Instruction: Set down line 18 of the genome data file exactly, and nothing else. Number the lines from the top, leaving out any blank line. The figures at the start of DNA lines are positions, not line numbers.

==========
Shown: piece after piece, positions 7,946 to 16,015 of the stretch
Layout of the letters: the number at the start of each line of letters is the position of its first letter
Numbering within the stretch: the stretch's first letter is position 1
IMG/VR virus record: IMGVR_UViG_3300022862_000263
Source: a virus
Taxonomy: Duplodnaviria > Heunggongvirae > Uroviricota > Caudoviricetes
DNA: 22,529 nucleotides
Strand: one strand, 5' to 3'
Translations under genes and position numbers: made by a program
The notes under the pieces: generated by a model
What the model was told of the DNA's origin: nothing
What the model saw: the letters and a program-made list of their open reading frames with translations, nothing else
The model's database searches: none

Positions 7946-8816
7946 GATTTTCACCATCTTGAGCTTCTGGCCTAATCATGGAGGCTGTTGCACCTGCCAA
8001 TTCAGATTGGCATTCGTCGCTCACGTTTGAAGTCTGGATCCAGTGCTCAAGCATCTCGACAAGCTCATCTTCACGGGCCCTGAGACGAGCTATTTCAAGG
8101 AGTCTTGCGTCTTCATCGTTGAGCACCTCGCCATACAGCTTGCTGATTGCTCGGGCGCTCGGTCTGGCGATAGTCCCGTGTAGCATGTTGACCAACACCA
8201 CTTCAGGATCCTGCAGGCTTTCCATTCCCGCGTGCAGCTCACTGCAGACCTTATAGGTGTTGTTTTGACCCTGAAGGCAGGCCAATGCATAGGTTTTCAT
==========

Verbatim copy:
8201 CTTCAGGATCCTGCAGGCTTTCCATTCCCGCGTGCAGCTCACTGCAGACCTTATAGGTGTTGTTTTGACCCTGAAGGCAGGCCAATGCATAGGTTTTCAT